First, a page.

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“A Cream Cracker under the Settee” and “A Chip in the Sugar”

p In the dramatic monologue A cream cracker under the settee , Alan Bennett puts forth his views on the society 's treatment of the elderly and the consequences thereof . He accomplishes this by describing an elderly lady 's view of the world and her loneliness . The play starts with Doris , the elderly lady sitting on the floor of her living room She has fallen down while cleaning the photo of her late husband Wilfred . She strongly believes that the world of her time is much better than the present . She feels that people of her time were cleaner and more responsible than the people of today . This shows why she disapproves her domestic help , Zulema , who had not cleaned the photo in the first place . She enjoys her old memories and the lovely time she had with her husband as can be seen by the way she talks to her dead husband 's old photographs . This also shows that she is lonely and misses company . She feels she is left behind ' by the people of her generation . This loneliness can also be attributed to the lack of self-understanding and the understanding of others . Through the entire play , Doris attempts to alienate herself from the so-called corrupt society of todayDoris has a compulsive obsession with cleanliness . In her younger days she had forbidden her husband Wilfred from taking up any hobbies that could be messy . When they were younger , they had a baby that died during birth . The nurse had wrapped the baby in news , which according to Doris was dirty . This reveals that she did not want her child , even though dead , to be associated with anything dirty . She is very concerned about what her others would say if she is not spotlessly clean . This can be seen when the leaves from the next door blow into her garden and she says I ought to put a sign on the gate , not my leaves . She was scared that other her neighbors may not think high of her hygiene and so she asked her husband Wilfred to concrete the garden so that it would be easier to cleanWhile Doris is on the floor , she looks at her wedding photo and talks to her husband about her loneliness and how she was happier in her days Her happiness in her younger days could be due to various reasons and one of the important reasons would be the ruler of...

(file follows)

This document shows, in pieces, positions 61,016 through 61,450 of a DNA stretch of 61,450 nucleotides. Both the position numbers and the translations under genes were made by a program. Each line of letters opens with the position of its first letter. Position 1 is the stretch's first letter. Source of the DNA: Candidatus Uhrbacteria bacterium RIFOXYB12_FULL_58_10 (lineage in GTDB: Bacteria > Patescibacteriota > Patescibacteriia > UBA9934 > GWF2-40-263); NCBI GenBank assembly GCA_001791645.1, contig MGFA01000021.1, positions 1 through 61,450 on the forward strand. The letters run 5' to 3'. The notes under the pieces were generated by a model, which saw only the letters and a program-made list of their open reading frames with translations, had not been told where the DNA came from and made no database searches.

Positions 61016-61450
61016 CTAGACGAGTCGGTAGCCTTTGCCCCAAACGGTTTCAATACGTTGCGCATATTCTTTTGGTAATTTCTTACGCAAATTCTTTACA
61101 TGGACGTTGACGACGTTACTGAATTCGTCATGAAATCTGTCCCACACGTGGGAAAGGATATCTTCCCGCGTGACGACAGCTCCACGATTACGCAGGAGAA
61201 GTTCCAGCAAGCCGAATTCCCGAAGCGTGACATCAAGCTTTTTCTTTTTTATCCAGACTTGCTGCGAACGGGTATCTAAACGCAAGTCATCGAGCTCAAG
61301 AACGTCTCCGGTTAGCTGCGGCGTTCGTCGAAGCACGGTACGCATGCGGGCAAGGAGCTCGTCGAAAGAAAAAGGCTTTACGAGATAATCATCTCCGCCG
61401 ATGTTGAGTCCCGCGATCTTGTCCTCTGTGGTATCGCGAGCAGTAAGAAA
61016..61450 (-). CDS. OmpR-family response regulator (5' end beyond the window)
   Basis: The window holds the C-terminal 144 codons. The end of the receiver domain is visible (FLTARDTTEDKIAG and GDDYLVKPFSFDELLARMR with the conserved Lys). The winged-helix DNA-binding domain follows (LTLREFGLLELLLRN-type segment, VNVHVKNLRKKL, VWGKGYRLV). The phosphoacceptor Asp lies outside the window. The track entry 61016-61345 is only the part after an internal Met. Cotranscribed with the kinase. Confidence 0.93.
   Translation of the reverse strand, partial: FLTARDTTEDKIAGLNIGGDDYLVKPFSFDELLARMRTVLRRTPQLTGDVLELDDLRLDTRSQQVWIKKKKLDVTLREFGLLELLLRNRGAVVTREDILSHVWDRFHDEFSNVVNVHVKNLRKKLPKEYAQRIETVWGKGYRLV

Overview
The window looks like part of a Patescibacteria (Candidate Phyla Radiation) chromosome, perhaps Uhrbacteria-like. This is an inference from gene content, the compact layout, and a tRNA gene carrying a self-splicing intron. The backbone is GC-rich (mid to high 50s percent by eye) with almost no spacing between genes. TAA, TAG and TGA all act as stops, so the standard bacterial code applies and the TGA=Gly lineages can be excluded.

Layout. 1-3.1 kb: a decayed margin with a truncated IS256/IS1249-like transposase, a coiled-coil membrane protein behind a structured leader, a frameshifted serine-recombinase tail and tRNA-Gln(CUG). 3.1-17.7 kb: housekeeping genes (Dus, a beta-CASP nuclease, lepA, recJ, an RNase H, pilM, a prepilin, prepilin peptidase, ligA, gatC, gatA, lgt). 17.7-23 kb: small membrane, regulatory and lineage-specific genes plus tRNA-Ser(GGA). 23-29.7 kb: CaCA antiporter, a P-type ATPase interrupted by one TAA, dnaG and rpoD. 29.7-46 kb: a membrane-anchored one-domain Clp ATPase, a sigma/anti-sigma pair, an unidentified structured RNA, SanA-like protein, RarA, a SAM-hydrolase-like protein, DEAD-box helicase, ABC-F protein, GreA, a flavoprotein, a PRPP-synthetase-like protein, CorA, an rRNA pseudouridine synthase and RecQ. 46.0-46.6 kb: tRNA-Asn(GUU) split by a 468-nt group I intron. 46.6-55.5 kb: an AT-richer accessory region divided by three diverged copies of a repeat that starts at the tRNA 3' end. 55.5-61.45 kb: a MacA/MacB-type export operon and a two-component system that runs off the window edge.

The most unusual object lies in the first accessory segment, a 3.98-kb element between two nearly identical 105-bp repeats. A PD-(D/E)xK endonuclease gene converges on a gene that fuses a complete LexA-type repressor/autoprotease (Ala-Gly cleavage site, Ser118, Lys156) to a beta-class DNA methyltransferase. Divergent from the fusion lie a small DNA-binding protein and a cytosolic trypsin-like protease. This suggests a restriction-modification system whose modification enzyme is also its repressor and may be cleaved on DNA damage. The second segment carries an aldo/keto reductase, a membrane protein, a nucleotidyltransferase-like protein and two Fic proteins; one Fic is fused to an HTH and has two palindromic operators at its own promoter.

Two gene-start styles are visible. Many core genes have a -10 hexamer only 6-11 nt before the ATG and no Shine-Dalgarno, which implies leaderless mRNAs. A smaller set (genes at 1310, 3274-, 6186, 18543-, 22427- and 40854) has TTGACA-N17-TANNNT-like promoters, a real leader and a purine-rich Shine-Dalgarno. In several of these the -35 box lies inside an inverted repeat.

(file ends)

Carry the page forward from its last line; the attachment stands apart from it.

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Stephanie Cole, who appeared in the original television series in 1982, plays the widow Doris in the third monologue A Cream Cracker Under The Settee.

Saturday: “A Cream Cracker under the Settee” and “A Chip in the Sugar”

A cream cracker under the settee? | Yahoo Answers

"A Cream Cracker Under The Settee" is a dramatic monologue written by in 1987 for television, as part of his series for the BBC. The series became very popular, moving onto BBC Radio, international theatre, becoming one of the best-selling audio book releases of all time and included as part of both the A-level and GCSE English syllabus. It was the sixth and final episode of the first series of .